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Pakistan tightens security ahead of elections
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Police and security forces were obviously on high alert in Pakistan's major cities on Friday, the first day of the sensitive month of Muharram on Islamic calendar and just one day after a deadly suicide attack in the eastern city of Lahore.

Several police officers were guarding outside the fence on the Mall Road in front of the High Court, the site of Thursday's suicide attack in the downtown area that killed about 20, mostly police officers on duty maintaining order at the gathering of some judges in a protest.

They were standing meters apart from each other, a manner in sharp contrast to the many policemen close together at the spot on Thursday, and were obviously on higher alert to local residents and reporters.

"In the past, Lahore was peaceful. Now when the blast happened, people were shocked," said Mudasir Butt, a local resident, adding that the last blast in Lahore was two years ago.

Shahzad Ahamed, who lives in Lahore, said Lahore had been "a very peaceful city, even when riots gripped Karachi in the aftermath of former Prime Minister Benazir Bhutto's assassination on Dec. 27."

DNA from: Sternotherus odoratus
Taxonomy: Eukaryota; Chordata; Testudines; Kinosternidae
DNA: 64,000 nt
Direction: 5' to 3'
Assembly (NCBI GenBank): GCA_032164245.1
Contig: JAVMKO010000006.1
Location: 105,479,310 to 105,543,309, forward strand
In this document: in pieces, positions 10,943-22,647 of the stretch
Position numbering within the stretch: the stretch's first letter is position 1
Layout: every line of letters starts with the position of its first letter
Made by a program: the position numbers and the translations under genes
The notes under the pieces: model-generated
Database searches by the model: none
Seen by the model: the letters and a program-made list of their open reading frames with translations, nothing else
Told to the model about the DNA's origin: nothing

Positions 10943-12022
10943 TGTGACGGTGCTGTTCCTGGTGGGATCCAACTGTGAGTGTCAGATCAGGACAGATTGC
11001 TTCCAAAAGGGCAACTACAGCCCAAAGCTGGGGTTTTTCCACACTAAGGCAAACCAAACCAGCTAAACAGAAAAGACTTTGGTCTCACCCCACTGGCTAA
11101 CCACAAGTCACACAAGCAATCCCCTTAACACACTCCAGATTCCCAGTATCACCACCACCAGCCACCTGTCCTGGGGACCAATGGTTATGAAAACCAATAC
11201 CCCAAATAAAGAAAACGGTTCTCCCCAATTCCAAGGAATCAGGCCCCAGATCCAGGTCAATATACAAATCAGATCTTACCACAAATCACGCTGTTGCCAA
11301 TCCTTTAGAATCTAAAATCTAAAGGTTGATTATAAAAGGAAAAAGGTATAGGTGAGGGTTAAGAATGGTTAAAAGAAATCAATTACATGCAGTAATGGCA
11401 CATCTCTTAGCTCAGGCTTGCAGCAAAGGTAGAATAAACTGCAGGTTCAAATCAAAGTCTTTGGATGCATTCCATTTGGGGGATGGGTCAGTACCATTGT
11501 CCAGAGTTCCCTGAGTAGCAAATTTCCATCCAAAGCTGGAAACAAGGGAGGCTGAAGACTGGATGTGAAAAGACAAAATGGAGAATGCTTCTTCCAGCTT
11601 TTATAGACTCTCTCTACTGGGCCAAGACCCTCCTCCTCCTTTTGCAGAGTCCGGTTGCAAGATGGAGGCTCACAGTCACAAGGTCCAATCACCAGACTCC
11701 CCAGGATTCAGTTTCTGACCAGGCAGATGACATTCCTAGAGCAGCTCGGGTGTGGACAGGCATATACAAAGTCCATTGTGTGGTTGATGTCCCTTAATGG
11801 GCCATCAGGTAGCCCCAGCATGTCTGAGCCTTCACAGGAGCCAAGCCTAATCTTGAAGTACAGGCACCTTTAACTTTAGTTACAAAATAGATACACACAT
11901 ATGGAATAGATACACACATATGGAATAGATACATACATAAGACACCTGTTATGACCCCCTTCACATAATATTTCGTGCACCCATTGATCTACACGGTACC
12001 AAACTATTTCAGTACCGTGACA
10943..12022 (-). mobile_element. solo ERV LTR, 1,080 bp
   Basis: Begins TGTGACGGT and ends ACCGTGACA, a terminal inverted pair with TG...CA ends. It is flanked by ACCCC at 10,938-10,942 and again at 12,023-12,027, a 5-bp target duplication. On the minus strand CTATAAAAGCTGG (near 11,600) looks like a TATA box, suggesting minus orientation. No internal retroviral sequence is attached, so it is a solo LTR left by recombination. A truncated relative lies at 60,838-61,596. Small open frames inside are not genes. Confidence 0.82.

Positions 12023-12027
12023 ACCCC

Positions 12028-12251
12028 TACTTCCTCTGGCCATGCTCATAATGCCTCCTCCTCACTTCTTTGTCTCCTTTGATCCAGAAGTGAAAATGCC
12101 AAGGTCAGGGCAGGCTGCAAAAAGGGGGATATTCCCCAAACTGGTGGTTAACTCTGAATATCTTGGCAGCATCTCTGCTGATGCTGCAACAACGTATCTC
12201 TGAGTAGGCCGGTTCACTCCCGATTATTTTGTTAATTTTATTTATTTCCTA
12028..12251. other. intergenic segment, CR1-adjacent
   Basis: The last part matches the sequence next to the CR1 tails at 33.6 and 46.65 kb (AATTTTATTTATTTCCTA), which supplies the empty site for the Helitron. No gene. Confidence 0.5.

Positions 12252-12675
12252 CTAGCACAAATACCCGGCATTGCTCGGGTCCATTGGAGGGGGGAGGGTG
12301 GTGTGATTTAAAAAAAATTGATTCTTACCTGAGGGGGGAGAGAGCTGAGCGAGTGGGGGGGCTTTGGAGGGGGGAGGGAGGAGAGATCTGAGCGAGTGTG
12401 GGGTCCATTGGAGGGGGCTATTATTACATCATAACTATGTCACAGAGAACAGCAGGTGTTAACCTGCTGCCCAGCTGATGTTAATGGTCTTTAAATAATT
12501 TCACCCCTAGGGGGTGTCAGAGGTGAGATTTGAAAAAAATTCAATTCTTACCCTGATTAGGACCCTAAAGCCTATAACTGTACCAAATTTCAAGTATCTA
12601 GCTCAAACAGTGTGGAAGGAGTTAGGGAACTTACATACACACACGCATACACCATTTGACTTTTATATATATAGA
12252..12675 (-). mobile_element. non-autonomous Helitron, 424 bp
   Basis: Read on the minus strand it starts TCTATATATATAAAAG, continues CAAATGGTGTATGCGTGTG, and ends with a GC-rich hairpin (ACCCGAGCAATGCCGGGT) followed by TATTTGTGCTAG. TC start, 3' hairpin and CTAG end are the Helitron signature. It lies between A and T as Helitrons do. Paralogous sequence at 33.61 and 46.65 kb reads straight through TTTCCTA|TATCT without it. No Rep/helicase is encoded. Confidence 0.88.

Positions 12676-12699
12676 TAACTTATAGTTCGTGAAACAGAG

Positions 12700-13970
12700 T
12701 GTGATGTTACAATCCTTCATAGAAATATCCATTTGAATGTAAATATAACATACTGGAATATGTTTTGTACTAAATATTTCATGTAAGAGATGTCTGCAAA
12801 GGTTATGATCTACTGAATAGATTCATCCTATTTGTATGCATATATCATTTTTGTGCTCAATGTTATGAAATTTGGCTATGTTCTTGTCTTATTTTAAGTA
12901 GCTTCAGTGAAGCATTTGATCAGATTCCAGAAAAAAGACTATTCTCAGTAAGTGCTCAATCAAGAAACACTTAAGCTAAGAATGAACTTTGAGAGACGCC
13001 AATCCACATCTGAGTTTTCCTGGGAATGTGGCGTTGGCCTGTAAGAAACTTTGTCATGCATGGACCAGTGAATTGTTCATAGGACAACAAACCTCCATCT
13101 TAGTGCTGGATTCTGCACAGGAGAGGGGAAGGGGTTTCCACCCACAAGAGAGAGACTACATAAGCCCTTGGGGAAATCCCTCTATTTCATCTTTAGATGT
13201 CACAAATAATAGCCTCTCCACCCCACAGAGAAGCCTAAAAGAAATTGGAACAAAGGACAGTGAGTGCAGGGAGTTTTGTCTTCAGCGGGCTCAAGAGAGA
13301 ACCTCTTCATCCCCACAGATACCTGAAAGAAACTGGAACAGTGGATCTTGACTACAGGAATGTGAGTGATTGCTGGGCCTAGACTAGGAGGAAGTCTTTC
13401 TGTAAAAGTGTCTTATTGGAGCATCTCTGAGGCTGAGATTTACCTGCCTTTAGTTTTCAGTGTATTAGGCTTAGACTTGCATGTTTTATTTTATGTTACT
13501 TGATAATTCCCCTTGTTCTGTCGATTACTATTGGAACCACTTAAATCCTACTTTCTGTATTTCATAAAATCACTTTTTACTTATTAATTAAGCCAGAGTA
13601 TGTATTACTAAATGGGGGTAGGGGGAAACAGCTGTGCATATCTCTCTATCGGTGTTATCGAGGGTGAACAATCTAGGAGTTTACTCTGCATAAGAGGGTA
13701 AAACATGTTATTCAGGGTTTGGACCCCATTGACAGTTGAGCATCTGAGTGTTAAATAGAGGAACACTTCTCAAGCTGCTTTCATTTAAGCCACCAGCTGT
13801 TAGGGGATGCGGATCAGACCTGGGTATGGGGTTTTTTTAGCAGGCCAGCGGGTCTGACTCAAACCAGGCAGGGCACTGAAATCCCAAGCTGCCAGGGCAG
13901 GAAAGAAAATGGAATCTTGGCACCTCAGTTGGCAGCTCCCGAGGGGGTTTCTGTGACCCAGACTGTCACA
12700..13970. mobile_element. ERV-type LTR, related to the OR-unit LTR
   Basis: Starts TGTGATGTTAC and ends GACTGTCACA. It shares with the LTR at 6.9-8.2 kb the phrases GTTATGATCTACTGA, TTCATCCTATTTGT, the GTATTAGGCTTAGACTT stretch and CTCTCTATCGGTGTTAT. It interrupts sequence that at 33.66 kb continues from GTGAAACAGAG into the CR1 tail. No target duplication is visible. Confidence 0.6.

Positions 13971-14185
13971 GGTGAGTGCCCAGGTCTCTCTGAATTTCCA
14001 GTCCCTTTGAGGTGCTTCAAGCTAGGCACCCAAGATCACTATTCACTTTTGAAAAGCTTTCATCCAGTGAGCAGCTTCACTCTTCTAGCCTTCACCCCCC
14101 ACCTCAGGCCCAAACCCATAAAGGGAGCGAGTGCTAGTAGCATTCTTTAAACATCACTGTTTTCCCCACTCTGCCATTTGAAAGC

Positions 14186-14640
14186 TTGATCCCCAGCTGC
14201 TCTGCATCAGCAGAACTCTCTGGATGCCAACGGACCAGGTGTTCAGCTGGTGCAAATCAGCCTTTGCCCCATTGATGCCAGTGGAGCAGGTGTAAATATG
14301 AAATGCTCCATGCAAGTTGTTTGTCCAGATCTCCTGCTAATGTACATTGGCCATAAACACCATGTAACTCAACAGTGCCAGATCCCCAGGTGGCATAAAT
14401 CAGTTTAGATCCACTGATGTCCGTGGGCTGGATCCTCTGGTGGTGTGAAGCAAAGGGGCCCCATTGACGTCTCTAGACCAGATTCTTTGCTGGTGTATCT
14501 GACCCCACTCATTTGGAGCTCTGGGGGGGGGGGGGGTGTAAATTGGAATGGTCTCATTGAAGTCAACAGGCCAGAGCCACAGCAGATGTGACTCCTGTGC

Pakistani President Musharraf condemned the attack in Lahore on Thursday, saying the resolve of the country to fight terrorism would not be affected.

The number of policemen in capital Islamabad on Friday was about as usual but they obviously stepped up security check procedures, Xinhua correspondents witnessed.

Police were also seen guarding outside Mushid Shuda, a popular mosque near the High Court in downtown Lahore that saw thousands of the public offering their prayers on Friday.

The police, holding rifles, were standing in a line, largely silent and meters apart from each other, eyeing visitors in a vigilant manner.

"Security checks were not that strict," said local resident Gulzar, "this is because, on one hand, there was a suicide attack yesterday in Lahore, and, on the other hand, it is the beginning of Muharram today."

Muharram is the first month of the Islamic year. Its first day, although not much celebrated, begins a period of mourning observed by most Shiites, with the peak at Ashurah, the 10th day of Muharram.

Pakistan's parliamentary elections, originally scheduled for Jan. 8, have been postponed for 40 days until after Muharram.

Caretaker Prime Minister Muhammadmian Soomro has said the government would take measures and provide all possible assistance for security forces for ensuring law and order during Muharram.

Azhar Ali Farooqi, a senior police official in Karachi, said contingents of the local police were ready to tackle any unwonted situation.
(Xinhua News Agency January 12, 2008)

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